The Delaware high court, in Chance v. Kraft Heinz Foods Co., No. K18C-01-056 NEP, 2018 Del. Super. LEXIS 1773, at *38 * (Super. Ct. Dec. 17, 2018), followed suit, additionally relying upon a conclusion that while the CSA classifies marijuana as a Schedule I substance and does not currently make exceptions for medical use, it does not make it illegal to employ someone who uses marijuana. Id.

Of course, these decisions are limited to the context of state marijuana laws containing anti-discrimination provisions.  As previously noted, only 12 such statutes have been passed.  In discrimination cases arising in states that do not have such anti-discrimination provisions in marijuana laws, the results have been different.  Lambdin v. Marriott Resorts Hospitality Group, No. 16-00004-HG-KJM, 2017 U.S. Dist. LEXIS 149570, at *18-22 * (Sept. 14, 2017) (holding that the CSA does preempt Hawaii’s cannabis law, which does not include a non-discrimination provision, and concluding that an employer did not need to accommodate an employee’s medical cannabis use because all cannabis–medical or not–remains prohibited under federal law).


Kentucky House Bill 136, which has been introduced in the 2019 legislative session and enjoys bi-partisan support, could legalize marijuana in Kentucky for medical purposes.  The legislative session ends March 29th, and only then will we know if the Bill will become law.

Under the Bill, the state would issue licenses for medical marijuana cultivation, processing and dispensaries across the state. To use marijuana, residents would need to obtain a recommendation from a health practitioner registered to administer controlled substances and meet certain requirements. Users would have to adhere to restrictions, including limits on how much cannabis they can have at one time, and could face penalties for distributing the drug. Health providers who recommend cannabis would be tracked by the Kentucky Board of Medical Licensure to avoid the equivalent of “pill mills” that sprung up with pain pills.

Cities could vote to ban dispensaries from opening. And qualified cardholders could grow up to six mature marijuana plants. Law enforcement would know which card carriers had a license to grow marijuana. In addition, there could be no advertising or public consumption of the drug. Recent felons could not participate and licenses would be handled by the Alcoholic Beverage Control agency.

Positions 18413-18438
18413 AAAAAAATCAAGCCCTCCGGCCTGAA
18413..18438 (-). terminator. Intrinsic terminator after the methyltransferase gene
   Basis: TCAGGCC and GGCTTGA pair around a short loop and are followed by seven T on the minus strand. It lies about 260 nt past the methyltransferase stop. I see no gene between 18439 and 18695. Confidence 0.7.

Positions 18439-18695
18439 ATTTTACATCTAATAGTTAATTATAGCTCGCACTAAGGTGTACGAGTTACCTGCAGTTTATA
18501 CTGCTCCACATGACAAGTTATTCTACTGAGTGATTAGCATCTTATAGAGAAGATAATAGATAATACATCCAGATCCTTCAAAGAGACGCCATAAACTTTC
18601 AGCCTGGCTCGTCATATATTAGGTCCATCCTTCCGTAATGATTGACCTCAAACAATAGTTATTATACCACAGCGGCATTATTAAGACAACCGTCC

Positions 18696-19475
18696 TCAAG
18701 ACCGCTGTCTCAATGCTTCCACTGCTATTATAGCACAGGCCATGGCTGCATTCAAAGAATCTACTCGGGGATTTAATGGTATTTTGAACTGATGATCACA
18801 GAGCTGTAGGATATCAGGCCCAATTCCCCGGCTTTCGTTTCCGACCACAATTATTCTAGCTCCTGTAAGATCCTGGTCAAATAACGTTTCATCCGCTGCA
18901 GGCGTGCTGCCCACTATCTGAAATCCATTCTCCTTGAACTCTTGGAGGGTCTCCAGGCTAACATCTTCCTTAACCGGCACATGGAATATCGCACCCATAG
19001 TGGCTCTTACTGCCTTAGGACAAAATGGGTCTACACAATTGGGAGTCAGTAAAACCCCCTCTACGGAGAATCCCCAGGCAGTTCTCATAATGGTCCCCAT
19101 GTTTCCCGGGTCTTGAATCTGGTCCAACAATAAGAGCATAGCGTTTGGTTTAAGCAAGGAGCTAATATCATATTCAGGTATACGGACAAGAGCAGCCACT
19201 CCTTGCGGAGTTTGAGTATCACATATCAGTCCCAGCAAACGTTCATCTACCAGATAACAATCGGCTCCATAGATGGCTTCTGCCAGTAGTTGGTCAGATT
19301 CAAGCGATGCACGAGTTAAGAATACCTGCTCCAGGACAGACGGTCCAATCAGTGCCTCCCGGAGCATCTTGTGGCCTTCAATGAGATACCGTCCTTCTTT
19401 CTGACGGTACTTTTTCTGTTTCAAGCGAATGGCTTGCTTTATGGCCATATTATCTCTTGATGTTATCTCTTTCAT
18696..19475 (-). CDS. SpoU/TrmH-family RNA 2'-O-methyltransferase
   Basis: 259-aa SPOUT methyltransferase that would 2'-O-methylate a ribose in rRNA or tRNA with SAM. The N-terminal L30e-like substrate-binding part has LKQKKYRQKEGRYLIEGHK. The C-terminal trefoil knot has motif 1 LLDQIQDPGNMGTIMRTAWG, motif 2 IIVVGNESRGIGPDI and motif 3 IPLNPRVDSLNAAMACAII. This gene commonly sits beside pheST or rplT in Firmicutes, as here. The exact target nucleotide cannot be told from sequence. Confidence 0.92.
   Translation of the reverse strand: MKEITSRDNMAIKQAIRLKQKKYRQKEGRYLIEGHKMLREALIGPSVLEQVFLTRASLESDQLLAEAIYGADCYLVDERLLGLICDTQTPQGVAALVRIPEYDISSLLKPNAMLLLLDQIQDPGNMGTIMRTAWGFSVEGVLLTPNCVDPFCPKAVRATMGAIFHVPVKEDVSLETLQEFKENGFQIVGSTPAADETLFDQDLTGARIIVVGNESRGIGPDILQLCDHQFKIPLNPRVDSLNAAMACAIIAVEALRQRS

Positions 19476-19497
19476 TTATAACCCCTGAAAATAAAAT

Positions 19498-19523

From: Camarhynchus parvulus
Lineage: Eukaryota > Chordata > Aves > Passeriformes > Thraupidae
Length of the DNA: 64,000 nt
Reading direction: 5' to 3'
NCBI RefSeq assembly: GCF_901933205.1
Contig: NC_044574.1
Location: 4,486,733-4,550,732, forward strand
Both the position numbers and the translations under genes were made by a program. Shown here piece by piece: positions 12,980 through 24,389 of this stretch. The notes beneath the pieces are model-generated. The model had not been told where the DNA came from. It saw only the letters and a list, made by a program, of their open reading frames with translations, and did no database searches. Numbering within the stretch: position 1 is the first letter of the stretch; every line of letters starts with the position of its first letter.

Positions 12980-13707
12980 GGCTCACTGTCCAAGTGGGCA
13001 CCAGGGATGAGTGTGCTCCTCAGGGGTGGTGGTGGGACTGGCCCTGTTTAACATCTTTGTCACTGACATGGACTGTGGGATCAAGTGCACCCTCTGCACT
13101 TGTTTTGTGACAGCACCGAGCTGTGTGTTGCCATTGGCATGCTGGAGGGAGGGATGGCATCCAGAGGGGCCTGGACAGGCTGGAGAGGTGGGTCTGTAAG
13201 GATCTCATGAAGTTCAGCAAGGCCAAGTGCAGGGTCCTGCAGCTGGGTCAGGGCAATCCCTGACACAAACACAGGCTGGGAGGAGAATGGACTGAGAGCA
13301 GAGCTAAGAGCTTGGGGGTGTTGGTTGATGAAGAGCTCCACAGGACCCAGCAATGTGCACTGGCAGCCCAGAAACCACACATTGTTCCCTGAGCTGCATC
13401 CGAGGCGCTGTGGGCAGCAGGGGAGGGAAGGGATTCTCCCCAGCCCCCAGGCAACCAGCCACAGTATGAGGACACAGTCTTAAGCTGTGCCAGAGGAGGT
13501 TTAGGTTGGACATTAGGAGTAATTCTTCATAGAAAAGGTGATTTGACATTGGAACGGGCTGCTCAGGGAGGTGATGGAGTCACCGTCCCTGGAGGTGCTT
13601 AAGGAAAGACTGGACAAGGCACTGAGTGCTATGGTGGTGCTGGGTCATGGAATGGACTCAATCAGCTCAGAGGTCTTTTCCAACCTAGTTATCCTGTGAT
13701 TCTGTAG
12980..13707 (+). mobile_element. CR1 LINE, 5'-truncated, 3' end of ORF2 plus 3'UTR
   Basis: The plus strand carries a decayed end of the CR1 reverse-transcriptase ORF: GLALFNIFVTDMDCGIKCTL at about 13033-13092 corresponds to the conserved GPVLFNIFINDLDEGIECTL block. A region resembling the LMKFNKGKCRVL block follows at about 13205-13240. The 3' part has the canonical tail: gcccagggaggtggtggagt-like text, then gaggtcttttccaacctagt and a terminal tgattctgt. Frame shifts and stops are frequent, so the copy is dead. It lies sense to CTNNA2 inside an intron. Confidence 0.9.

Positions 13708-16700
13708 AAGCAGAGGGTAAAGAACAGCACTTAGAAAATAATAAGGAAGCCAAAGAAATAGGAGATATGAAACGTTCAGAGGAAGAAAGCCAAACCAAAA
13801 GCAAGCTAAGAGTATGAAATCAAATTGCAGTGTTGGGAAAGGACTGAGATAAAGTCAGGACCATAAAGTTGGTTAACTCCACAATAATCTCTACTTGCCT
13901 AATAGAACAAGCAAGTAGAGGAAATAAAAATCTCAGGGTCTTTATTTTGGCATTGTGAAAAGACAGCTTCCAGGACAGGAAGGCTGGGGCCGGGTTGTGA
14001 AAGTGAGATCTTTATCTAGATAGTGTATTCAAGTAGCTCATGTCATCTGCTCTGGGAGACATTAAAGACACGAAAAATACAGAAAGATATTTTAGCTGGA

House Bill 136 does contain, however, an anti-discrimination provision similar to those in the 12 state statutes referenced, supra.  This provision, if included in the final Bill would seemingly prevent employers from taking adverse action against an employee based on his or her use of medical marijuana.  The specific language of the Bill is as follows: “  (1) A qualified patient or visiting qualified patient who uses medicinal marijuana  shall be afforded all the same rights under state and local law, including those  guaranteed under KRS Chapter 344, as the individual would have been afforded 17 if he or she were solely prescribed pharmaceutical medications,” and  “It shall be an unlawful practice for an employer: (a) To fail or refuse to hire, or to discharge any individual, or otherwise to discriminate against an individual with respect to compensation, terms,  conditions, or privileges of employment, because the individual is a  cardholder or is otherwise permitted to use medicinal marijuana.”


If passed, this legislation could raise a series of issues for Kentucky employers, including:

  • To which limited categories of employees (e.g., truck drivers regulated by the U.S. Department of Transportation) will federal preemption of state cannabis law apply? Federal regulations still prohibit marijuana use. And under the regulations, several classes of employees must undergo regular testing for marijuana. For example, the Department of Transportation has issued guidance for its Drug and Alcohol Testing Regulations, stating that “it remains unacceptable for any safety-sensitive employee subject to drug testing under the Department of Transportation’s regulations to use marijuana.” Safety‐sensitive transportation workers include pilots, school bus drivers, truck drivers, train engineers, subway operators, aircraft maintenance personnel, transit fire‐armed security personnel, ship captains and pipeline emergency response personnel, among others.
  • Whether Kentucky employers be required to accommodate employees who, because they use medical cannabis, request adjusted work schedules?
  • Whether there be special carve-outs for safety-sensitive job positions?


  • Jessica Winters, Managing Member


This post is provided for general informational purposes only, and may not reflect the current law in your jurisdiction. No information contained in this post should be construed as legal advice from The Winters Law Group LLC, or the individual author, nor is it intended to be a substitute for legal counsel on any subject matter. No reader of this post should act or refrain from acting on the basis of any information included in, or accessible through, this Post without seeking the appropriate legal or other professional advice on the particular facts and circumstances at issue from a lawyer licensed in the recipient’s state, country or other appropriate licensing jurisdiction.